Sunday, July 15, 2012

Resurrection Bay and beyond

We left Kachemak Bay enroute to Seward.  I thought I would have the opportunity to see a lot of Boreal Chickadees, but when we stopped for lunch at picnic tables by a small woods and lake just off a commercial road, we saw our only Boreal Chickadee (Poecile hudsonica) for the trip. The fuzzy photo below is the best I could get.  We also saw our only Lincoln's Sparrow (Melospiza lincolnii) of the trip here.  

From the same spot along the small lake where we saw the chickadee and a few other birds, this pick-up truck pulling a sea plane was creating a small traffic jam.  Like the earth moving machine hauling a fishing boat out to the water at Anchor Point, this scene will remind me that, in Alaska, things are just done differently. 

We arrived in Seward and checked into the hotel and had dinner at a very nice restaurant called Chinook's Waterfront Restaurant.  The reviews on the link provided are mixed, but I thought it was very nice and the view over the marina was great.  After dinner we went to Ava's feeders where we saw redpolls, pine grosbeaks, siskins and our only really good view of Varied Thrush (Ixoreus naevius) for the trip.  I had seen Varied Thrush only once before with a wayward bird at Caledonia State Park in south central Pennsylvania.  I drove through a snow storm enroute to Michigan from Maryland to see it.  Such an attractive but relatively secretive bird.  It was one of my favorite small birds for the trip. 

The next morning we were getting on a boat for the Captain's choice trip with Kenai Fjord Tours to go the Chiswell Islands and Aialak glacier. The Captain's choice day cruise was on a small boat specifically for wildlife viewing.  We might have been lucky to have just our group on the boat, but we were joined by a photography club of six individuals who wanted to see mammals.  Word got around that they were not happy to have a group of birders on board with them.   

Before getting on the boat, this Alaska Song Sparrow (Melospiza melodia) perched on a sign and sang. This bird is in the bright sun which seems to wash out its color.  While it does look different from our eastern song sparrow, I don't think it resembles either the adult Aleutian or the adult Pacific northwest song sparrow represented in Sibley's Western guide.  I didn't look through all of the guides, but perhaps Peterson shows the bird in this photo best, although it's a much darker bird in that guide.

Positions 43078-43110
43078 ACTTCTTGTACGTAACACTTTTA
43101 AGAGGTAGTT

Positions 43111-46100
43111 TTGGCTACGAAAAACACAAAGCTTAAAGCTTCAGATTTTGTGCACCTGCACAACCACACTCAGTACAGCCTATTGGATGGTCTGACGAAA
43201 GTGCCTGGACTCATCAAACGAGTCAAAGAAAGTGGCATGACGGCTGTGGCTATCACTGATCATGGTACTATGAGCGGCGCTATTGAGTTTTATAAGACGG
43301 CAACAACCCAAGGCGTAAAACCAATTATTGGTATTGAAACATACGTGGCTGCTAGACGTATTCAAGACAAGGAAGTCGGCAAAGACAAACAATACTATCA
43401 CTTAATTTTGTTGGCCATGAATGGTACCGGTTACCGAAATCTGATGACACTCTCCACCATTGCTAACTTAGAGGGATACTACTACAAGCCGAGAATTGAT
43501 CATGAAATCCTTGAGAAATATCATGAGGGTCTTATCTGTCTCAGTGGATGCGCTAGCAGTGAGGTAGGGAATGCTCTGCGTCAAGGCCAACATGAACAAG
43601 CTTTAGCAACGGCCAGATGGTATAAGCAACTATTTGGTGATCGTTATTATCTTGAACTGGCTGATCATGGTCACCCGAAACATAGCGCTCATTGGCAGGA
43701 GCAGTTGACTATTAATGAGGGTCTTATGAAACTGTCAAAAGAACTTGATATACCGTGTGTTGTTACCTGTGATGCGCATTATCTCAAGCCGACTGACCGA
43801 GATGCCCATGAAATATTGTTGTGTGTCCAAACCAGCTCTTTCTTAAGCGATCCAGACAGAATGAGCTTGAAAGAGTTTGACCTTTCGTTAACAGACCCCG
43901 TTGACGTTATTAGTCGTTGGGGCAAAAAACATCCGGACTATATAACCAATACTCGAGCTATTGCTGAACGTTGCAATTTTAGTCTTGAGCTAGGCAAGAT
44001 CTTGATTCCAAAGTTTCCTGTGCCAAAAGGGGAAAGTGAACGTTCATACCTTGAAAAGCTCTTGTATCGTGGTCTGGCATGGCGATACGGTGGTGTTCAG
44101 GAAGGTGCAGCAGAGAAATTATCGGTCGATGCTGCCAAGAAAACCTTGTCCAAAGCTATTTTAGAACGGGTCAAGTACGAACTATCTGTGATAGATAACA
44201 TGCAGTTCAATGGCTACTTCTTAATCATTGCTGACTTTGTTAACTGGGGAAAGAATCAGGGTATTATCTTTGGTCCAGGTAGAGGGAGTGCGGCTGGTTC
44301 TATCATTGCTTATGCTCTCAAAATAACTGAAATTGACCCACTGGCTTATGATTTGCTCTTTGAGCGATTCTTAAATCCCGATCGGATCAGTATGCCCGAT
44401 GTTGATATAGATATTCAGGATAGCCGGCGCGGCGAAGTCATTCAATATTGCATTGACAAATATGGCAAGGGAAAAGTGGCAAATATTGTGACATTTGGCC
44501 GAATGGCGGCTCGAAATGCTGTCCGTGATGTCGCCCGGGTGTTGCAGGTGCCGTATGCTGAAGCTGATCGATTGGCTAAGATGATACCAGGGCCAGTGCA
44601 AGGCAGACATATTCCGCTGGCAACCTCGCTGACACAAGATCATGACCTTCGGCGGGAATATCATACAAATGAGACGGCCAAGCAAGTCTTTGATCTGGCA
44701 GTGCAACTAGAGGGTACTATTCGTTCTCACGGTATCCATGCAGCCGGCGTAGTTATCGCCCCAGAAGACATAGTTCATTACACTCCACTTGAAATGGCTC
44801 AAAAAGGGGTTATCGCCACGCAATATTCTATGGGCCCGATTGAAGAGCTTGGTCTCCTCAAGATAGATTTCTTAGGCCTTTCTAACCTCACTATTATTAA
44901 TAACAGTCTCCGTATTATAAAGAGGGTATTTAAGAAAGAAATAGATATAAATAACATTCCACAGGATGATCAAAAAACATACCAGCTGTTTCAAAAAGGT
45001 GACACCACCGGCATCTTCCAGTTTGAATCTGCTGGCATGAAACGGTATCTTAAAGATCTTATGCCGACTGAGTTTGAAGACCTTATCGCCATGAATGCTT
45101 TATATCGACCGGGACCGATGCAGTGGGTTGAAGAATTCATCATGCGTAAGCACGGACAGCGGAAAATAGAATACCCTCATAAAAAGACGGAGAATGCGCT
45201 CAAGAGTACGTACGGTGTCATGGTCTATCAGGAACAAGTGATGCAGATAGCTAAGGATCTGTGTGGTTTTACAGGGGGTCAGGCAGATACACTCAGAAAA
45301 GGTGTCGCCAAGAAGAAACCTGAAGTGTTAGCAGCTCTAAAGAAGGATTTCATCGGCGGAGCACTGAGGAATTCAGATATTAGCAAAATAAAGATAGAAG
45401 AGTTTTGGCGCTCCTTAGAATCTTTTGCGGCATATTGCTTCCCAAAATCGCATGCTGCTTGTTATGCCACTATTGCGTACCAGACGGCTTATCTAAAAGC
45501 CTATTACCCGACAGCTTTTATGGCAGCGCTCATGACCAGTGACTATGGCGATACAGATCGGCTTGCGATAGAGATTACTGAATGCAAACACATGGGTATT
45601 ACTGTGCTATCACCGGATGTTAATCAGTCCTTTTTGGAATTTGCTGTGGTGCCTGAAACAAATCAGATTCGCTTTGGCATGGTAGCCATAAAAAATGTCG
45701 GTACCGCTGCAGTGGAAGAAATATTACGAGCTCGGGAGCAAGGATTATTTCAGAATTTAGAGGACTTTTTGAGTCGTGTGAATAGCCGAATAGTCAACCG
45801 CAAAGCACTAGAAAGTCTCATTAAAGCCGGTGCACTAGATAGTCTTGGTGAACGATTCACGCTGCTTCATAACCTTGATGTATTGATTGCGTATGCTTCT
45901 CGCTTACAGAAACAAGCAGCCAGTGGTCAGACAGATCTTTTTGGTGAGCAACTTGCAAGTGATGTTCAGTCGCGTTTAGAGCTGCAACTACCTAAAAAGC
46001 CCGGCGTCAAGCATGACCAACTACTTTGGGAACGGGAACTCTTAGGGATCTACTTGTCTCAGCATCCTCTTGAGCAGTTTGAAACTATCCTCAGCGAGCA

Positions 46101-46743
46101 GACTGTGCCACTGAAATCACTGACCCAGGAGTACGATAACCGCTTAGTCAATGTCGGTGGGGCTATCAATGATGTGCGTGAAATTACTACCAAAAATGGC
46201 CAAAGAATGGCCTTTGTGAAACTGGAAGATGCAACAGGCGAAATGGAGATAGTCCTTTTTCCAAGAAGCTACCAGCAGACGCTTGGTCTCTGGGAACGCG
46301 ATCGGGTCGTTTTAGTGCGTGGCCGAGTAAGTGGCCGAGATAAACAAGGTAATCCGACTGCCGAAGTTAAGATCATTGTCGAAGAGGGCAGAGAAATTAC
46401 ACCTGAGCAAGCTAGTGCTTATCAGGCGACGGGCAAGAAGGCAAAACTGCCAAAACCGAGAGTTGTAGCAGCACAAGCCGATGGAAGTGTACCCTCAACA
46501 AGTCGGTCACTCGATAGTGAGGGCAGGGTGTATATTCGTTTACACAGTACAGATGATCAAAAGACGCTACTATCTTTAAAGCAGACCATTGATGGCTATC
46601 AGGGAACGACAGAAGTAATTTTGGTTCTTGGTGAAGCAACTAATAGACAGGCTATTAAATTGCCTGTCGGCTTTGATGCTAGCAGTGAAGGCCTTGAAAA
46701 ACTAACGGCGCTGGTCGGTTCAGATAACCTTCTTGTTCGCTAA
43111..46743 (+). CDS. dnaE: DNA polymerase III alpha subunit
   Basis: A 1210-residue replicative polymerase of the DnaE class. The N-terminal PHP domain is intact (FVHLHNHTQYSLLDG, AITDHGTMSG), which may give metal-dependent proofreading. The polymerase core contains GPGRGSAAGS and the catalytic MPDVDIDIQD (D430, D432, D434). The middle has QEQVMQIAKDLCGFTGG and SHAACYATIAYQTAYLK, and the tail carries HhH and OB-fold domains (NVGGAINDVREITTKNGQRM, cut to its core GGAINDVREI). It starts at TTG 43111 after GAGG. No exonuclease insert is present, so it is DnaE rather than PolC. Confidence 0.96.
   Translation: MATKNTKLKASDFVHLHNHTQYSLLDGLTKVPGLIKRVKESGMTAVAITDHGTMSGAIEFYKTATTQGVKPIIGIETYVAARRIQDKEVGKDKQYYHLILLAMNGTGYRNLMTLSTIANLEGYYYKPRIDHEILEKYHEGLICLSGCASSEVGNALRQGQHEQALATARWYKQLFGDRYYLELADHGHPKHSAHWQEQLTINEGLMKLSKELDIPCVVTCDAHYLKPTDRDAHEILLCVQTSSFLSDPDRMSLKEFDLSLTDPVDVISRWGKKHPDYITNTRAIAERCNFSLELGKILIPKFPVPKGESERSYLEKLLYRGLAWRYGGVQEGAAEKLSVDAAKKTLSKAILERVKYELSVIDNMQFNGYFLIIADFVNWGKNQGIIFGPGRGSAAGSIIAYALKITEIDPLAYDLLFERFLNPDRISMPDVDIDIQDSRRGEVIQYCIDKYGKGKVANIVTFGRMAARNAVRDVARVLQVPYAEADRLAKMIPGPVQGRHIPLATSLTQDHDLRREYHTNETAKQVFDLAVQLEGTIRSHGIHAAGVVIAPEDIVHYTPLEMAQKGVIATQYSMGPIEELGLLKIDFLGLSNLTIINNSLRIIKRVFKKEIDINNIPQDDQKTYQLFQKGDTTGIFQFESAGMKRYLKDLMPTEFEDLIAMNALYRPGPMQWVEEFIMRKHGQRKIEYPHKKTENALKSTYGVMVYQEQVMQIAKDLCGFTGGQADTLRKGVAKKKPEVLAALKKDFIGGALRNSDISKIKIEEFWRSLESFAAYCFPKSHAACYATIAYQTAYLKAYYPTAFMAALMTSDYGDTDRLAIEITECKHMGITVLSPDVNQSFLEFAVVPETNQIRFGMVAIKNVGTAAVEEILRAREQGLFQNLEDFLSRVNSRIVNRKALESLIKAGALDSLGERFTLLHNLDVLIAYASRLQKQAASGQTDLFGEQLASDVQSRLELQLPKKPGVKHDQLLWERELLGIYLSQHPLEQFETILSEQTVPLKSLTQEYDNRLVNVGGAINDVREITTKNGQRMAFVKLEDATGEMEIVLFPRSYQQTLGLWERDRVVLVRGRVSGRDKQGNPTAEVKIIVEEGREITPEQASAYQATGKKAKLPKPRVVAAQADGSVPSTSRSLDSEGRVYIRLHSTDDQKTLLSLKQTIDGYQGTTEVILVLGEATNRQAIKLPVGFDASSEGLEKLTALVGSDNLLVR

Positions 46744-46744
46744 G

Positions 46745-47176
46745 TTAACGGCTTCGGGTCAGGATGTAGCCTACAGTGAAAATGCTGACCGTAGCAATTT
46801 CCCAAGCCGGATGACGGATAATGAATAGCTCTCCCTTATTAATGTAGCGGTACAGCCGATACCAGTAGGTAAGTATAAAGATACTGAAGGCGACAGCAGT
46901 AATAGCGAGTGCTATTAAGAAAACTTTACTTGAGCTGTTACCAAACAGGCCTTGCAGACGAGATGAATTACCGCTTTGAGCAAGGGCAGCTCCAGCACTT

Dall sheep with baby viewed on a cliff side from aboard
the Misty.

We were on the "Misty" (name of our captain's choice boat) for more than eight hours.  As all of the photos below reveal, the day was spectacular.  There were two captains and one young crew member aboard with us.  On June 7th this excursion was at the start of their tourist season.  The crew member was a post high school kid from Minnesota whose uncle had got him the job with the company.  He was an excited newbie thrilled to have this job for the summer.  He commented that it was the best weather day he had thus far in his new job.    

View of Resurrection Bay

Life bird Black Oystercatcher (Haematopus bachmani).
Black bird on white rock - disaster for a photograph.

Sea Lions

Life bird Horned Puffins (Fratercula corniculata)

Life bird Rhinoceros Aukelt (Cerorhinca monocerata)
cropped from the photo below.

From this photo, you'll just have to take my word for it;
life bird Parakeet Aulets (Aethia psittacula)

Floating log with Common Murres.  Later a closer, cropped
photo review revealed that there were four Thick-billed
Murres (Uria lomvia) amongst the Common.

Aialak glacier

Sea Otters with pups

The Misty

Leaving Seward on the morning of June 8th, our final minutes there found these Harlequin Ducks (Histrionicus histrionicus) floating along the shoreline.  

We moved on to nearby Exit Glacier where we saw a number of birds including singing Hermit Thrush (Catharus guttatus) and the singing Orange-crowned (Oreothlypis celata) and Wilson's (Cardellina pusilla) warblers below.  But not, unfortunately, our target bird the Gray-crowned Rosy-Finch (Leucosticte tephrocotis).